7 Different Types of Plastic

The world is full of plastics. Whether you realize it or not, practically everything you see and use on a daily basis is entirely or partly plastic material. Your television, computer, car, house, refrigerator, and many other essential products utilize plastic materials to make your life easier and more straightforward.  However, all plastics are not made alike. Manufacturers utilize a variety of different plastic materials and compounds that each possess unique properties. 

Below is 7 of the most popular and commonly used plastics:  

  • Acrylic or Polymethyl Methacrylate (PMMA)
  • Polycarbonate (PC)
  • Polyethylene (PE)
  • Polypropylene (PP)
  • Polyethylene Terephthalate (PETE or PET)
  • Polyvinyl Chloride (PVC)
  • Acrylonitrile-Butadiene-Styrene (ABS)

Let’s take a look at each of these distinctive plastics in more detail.  

1. Acrylic or Polymethyl Methacrylate (PMMA)

Well-known for its use in optical devices and products, acrylic is a transparent thermoplastic used as a lightweight, shatter-resistant alternative to glass. Acrylic is typically used in sheet form create products such as acrylic mirrors and acrylic plexiglass. The transparent plastic can be made colored and fluorescent, abrasion-resistant, bullet-resistant, UV-tolerant, non-glare, anti-static and many more. In addition to being than glass and polycarbonate sheeting, acrylic is seventeen times more impact resistant than glass, easier to handle and process, and has endless applications.  

2. Polycarbonate (PC)

Tough, stable, and transparent, polycarbonate is an excellent engineering plastic that is as clear as glass and two hundred and fifty times stronger. Thirty times stronger than acrylic, clear polycarbonate sheets are also easily worked, molded, and thermo-formed or cold-formed. Although extremely strong and impact-resistant, polycarbonate plastic possesses inherent design flexibility. Unlike glass or acrylic, polycarbonate plastic sheets can be cut or cold-formed on site without pre-forming and fabrication. Polycarbonate plastic is in a wide variety of products including greenhouses, DVDs, sunglasses, police riot gear, and more.             

3. Polyethylene (PE)

The most common plastic on earth, polyethylene can be manufactured in varying densities. Each different density of polyethylene gives the final plastic unique physical properties. As a result, polyethylene is in a wide variety of products.  

Here are the four common polyethylene densities:  

  • Low-Density Polyethylene (LDPE)

This density of polyethylene is ductile and used to make products like shopping bags, plastic bags, clear food containers, disposable packaging, etc.  

  • Medium-Density Polyethylene (MDPE)

Possessing more polymer chains and, thus, greater density, MDPE is typically in gas pipes, shrink film, carrier bags, screw closures, and more.

  • High-Density Polyethylene (HDPE)

More rigid than both LDPE and MDPE, HDPE plastic sheeting is in products such as plastic bottles, piping for water and sewer, snowboards, boats, and folding chairs.    

  • Ultra High Molecular Weight Polyethylene (UHMWPE)

UHMWPE is not much denser than HDPE. Compared to HDPE, this polyethylene plastic much more abrasion resistant due to the extreme length of its polymer chains. Possessing high density and low friction properties, UHMWPE is in military body armor, hydraulic seals and bearings, biomaterial for hip, knee, and spine implants, and artificial ice skating rinks.  

4. Polypropylene (PP)

This plastic material is a thermoplastic polymer and the world’s second-most widely produced synthetic plastic. Its widespread use and popularity are undoubted because polypropylene is one of the most flexible thermoplastics on the planet. Although PP is stronger than PE, it still retains flexibility. It will not crack under repeated stress. Durable, flexible, heat resistant, acid resistance, and cheap, polypropylene sheets are used to make laboratory equipment, automotive parts, medical devices, and food containers. Just to name a few.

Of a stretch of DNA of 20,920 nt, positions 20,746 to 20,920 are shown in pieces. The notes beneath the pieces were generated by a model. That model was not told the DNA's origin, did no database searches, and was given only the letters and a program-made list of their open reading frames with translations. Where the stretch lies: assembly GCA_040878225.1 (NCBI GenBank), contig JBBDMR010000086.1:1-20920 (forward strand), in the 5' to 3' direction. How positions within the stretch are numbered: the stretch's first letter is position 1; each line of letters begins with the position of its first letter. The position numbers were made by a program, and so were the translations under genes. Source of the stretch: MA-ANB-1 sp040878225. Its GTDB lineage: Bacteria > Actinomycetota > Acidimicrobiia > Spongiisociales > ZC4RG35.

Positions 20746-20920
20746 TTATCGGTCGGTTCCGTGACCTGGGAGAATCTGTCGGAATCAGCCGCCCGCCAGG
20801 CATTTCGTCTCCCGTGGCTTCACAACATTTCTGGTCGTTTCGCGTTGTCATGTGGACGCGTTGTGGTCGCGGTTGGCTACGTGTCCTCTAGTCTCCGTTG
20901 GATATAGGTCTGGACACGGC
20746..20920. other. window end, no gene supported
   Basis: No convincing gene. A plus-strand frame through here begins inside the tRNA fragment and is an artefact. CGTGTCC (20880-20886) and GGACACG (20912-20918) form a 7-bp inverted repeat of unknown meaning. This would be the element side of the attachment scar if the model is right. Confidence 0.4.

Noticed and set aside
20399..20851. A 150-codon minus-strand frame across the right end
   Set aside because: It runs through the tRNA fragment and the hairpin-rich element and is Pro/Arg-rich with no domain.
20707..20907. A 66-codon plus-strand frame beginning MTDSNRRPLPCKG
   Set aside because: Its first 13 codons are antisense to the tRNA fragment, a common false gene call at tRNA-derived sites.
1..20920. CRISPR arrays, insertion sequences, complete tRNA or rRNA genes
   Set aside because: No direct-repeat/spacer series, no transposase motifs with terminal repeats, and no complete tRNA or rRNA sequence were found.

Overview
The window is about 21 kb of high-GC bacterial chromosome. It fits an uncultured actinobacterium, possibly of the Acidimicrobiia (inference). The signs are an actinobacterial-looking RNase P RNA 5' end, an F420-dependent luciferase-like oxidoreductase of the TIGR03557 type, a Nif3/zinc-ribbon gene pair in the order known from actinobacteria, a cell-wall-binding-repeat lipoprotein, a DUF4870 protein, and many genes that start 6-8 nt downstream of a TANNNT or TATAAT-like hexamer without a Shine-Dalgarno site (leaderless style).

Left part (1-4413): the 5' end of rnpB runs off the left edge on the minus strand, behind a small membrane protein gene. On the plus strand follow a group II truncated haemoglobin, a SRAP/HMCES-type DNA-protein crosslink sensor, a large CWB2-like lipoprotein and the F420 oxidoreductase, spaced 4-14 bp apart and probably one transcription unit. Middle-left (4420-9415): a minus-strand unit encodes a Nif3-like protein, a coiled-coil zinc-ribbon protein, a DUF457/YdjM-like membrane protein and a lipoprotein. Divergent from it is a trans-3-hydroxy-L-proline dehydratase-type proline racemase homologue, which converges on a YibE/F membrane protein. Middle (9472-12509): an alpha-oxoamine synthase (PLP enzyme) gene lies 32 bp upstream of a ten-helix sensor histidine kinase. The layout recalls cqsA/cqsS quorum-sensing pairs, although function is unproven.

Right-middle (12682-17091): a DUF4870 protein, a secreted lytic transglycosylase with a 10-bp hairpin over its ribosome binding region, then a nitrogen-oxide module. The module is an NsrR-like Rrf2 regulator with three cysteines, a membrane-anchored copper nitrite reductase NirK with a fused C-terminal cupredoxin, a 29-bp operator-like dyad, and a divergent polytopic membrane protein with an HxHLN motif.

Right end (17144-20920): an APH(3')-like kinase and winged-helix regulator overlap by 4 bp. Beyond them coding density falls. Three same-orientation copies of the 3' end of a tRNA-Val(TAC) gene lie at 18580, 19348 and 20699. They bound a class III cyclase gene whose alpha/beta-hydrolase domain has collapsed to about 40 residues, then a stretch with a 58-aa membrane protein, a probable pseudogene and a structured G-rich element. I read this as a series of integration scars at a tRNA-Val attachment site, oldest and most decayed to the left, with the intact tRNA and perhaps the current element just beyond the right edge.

5. Polyethylene Terephthalate (PETE or PET)

The most common thermoplastic resin of the polyester family, PET is the fourth-most produced synthetic plastic. Polyethylene Terephthalate has excellent chemical resistance to organic materials and water and is easily recyclable. It is practically shatterproof and possesses an impressive high strength to weight ratio. This plastic material is in fibers for clothing, containers for foods and liquid, glass fiber for engineering resins, carbon nanotubes, and many other products that we use on a daily basis.  

6. Polyvinyl Chloride (PVC)

The third-most produced synthetic plastic polymer, PVC can be manufactured to possess rigid or flexible properties. It is well-known for its ability to blend with other materials. For example, expanded PVC sheets are a foamed polyvinyl chloride material that is ideal products like kiosks, store displays, and exhibits. The rigid form of PVC is commonly in construction materials, doors, windows, bottles, non-food packaging, and more. With the addition of plasticizers such as phthalates, the softer and more flexible form of PVC is in plumbing products, electrical cable insulation, clothing, medical tubing, and other similar products.  

7. Acrylonitrile-Butadiene-Styrene (ABS)

Created by polymerizing styrene and acrylonitrile in the presence of polybutadiene, ABS is robust, flexible, glossy, highly processable, and impact resistant. It can be manufactured in a range of thicknesses from 200 microns to 5mm with a maximum width of 1600mm. With a relatively low manufacturing cost, ABS plastic sheeting is typically used in the automotive and refrigeration industries but is also in products such as boxes, gauges, protective headgear, luggage, and children’s toys.  

To learn more about industrial plastic and its infinite uses, call or contact A&C Plastics, Inc.